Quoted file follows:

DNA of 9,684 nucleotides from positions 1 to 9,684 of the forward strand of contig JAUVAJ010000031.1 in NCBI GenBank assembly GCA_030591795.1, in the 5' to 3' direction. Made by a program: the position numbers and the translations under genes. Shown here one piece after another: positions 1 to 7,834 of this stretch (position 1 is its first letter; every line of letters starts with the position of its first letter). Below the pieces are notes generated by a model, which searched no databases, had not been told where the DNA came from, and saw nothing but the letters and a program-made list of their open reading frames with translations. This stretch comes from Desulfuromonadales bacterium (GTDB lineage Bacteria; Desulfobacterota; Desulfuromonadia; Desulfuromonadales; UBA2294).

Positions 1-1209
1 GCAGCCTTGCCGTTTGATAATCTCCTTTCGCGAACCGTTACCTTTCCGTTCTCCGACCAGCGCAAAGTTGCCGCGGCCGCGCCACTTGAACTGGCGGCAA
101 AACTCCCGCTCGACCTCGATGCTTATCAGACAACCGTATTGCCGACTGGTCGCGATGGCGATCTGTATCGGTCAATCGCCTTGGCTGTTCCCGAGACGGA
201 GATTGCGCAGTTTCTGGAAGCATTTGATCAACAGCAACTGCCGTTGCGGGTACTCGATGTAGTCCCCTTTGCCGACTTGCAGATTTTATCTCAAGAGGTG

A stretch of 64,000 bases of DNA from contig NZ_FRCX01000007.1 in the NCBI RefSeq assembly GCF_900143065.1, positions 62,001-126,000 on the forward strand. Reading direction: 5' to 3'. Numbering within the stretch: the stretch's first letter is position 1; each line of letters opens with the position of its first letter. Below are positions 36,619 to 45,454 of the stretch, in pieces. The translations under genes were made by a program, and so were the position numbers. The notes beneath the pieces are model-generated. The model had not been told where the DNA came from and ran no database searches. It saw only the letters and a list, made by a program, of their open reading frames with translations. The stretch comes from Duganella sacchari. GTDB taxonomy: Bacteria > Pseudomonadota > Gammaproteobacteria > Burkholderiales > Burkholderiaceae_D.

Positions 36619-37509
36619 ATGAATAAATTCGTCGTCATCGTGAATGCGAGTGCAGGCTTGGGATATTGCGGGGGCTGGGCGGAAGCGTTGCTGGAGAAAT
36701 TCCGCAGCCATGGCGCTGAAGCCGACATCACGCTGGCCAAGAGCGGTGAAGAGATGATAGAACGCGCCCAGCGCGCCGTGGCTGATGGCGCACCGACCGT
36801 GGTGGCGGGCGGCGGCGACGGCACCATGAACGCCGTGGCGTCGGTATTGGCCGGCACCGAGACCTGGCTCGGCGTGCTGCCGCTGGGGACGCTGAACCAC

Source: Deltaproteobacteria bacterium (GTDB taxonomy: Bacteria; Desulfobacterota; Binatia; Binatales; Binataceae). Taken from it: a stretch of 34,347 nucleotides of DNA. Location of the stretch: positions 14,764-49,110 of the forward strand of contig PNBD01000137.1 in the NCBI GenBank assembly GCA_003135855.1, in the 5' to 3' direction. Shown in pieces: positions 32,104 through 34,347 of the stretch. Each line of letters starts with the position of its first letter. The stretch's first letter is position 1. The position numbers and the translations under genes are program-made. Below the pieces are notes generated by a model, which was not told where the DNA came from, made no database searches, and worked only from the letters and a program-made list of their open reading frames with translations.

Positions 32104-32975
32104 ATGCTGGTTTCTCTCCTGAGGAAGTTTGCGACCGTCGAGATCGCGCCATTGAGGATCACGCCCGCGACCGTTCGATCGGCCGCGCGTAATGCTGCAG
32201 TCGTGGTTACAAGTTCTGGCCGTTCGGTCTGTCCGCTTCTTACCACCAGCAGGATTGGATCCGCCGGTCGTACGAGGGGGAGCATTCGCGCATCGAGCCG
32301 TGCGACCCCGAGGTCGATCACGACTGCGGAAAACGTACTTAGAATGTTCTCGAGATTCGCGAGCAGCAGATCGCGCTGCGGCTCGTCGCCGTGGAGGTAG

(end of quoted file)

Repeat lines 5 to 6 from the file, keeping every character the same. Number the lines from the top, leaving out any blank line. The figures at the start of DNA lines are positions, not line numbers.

201 GATTGCGCAGTTTCTGGAAGCATTTGATCAACAGCAACTGCCGTTGCGGGTACTCGATGTAGTCCCCTTTGCCGACTTGCAGATTTTATCTCAAGAGGTG

A stretch of 64,000 bases of DNA from contig NZ_FRCX01000007.1 in the NCBI RefSeq assembly GCF_900143065.1, positions 62,001-126,000 on the forward strand. Reading direction: 5' to 3'. Numbering within the stretch: the stretch's first letter is position 1; each line of letters opens with the position of its first letter. Below are positions 36,619 to 45,454 of the stretch, in pieces. The translations under genes were made by a program, and so were the position numbers. The notes beneath the pieces are model-generated. The model had not been told where the DNA came from and ran no database searches. It saw only the letters and a list, made by a program, of their open reading frames with translations. The stretch comes from Duganella sacchari. GTDB taxonomy: Bacteria > Pseudomonadota > Gammaproteobacteria > Burkholderiales > Burkholderiaceae_D.